WOO-HOO! We met the Gates Foundation Challenge!

Photo by Kslavin on Flickr available here: http://www.flickr.com/photos/kslavin/1019160565/#/

The Washington News Council met the Gates Foundation’s Challenge Grant target by raising $100,000 in total donations by the deadline of Jan. 15, 2011. We received the Foundation’s matching check for $100,000 in the mail this week. We are extremely grateful to the Foundation for its continued generous support of the WNC and our important work.

This news is especially welcome because we recently learned that the Minnesota News Council, which was the model for the Washington News Council when we were founded in 1998, is closing its doors after 40 years. The MNC’s president, Tony Carideo, told the National Newspaper Association’s paper (January 2011 issue) that an inability to secure adequate funding and a decline in the number of complaints were primary factors. The council’s former executive director, Sarah Bauer, told me that she would move into the offices of the Minnesota Newspaper Association, which founded the MNC, as its program director.

Over the past 40 years, much of the MNC’s support came from that state’s newspapers and other media outlets, including local television stations. However, their funding declined severely in recent years due to the financial problems of the news industry in Minnesota.

In contrast, the Washington News Council was not founded by or significantly funded by news organizations when we began. We invited news outlets to join us and help shape our council, but nearly all declined. Instead, we sought and received funding and support from foundations, corporations, associations and many individuals — and thus did not rely on media donors (which some might consider a conflict of interest in any case).

Still, the WNC did copy the MNC’s by-laws, guidelines and procedures when we formed. We flew their then-director, Gary Gilson, to Seattle in September 1998 for our kick-off breakfast at the Washington Athletic Club. Gilson and I personally visited newspaper publishers and editors in Seattle, Tacoma, Longview, Vancouver and Spokane to tell them about the WNC and encourage them to participate. We pointed out that public accountability through an independent outside citizens’ organization such as ours could help increase their levels of credibility and trust. Most did not see that then, but many have since come to agree. Even some major media leaders who initially opposed the News Council have since written us checks, co-sponsored our events and supported our scholarship program. We thank them!

We are sorry to see the MNC go, but are glad to report that the WNC is now stronger than ever. We have just matched (for the second year) a $100,000 Gates Foundation challenge grant to sustain and expand our activities in 2011 and beyond. We have diversified our funding sources and redesigned our website. Our online community is growing steadily. Our TAO of Journalism pledge and seal is gaining adherents nationally and globally. Our new OMG (Online Media Guide) for Washington state is in the advanced beta stage. We are active participants in the Journalism That Matters organization, and I am part of JTM’s guiding “Collaboratory” group. We have now awarded 22 scholarships to students statewide. We recently held our 12th annual Gridiron West Dinner, an entertaining and successful “toast/roast” of five former Mayors of Seattle, and are planning our next event.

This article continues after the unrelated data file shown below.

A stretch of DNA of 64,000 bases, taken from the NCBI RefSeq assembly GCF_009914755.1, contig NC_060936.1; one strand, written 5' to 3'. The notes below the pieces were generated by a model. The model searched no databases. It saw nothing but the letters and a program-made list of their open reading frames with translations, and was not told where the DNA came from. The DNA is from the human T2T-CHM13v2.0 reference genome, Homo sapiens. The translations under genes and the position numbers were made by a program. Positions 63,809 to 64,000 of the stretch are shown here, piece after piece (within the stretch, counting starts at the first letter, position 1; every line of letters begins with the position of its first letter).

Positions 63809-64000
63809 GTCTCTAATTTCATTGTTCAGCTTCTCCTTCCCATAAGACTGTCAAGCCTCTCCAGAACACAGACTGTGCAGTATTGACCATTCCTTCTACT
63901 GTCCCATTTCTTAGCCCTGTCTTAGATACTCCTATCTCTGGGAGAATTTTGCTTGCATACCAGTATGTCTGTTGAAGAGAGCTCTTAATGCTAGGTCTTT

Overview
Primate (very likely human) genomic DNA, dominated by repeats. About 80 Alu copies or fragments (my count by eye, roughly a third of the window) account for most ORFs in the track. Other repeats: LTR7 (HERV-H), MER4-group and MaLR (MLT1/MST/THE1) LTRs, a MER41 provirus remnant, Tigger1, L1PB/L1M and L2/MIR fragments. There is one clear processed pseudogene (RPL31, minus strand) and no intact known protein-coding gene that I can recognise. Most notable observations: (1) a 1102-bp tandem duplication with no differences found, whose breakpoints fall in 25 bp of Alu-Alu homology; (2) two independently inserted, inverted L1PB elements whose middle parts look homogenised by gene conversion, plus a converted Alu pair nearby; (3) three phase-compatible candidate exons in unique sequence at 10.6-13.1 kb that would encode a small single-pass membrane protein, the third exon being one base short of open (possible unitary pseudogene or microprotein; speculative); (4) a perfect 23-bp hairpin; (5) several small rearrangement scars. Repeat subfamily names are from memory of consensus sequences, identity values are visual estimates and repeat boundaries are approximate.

When I ask people if a news council is still needed, with all the new and easy ways of responding to the news media on the Internet, through comments, blogs, hyperlocal websites, Facebook, Twitter and other means, they tell me: “You’re needed now more than ever.” Why? Because if someone or their organization is damaged by inaccurate, unfair or unethical news reports, online digital response mechanisms may not be enough. The News Council is still here to help review complaints and provide recourse to those who are damaged by media malpractice. Our phone continues to ring with calls from potential complainants. In some cases, we counsel them on how to obtain corrections, clarifications and/or apologies. In some cases, we mediate compromises with the media outlet. In other cases, we may hold a formal public hearing. Increasingly, we are taking our complaint process online — such as in the “virtual hearing” we held on a complaint from Secretary of State Sam Reed against KIRO7 Television. (Citizens upheld the complaint by overwhelming margins in a series of online votes.) Our website features a “Washington NewsTrust” section where the public can nominate and rate news stories, and we’re working with Scott Rosenberg of MediaBugs to make his innovative bug tracking system applicable to Washington state news media and give citizens another new feedback tool.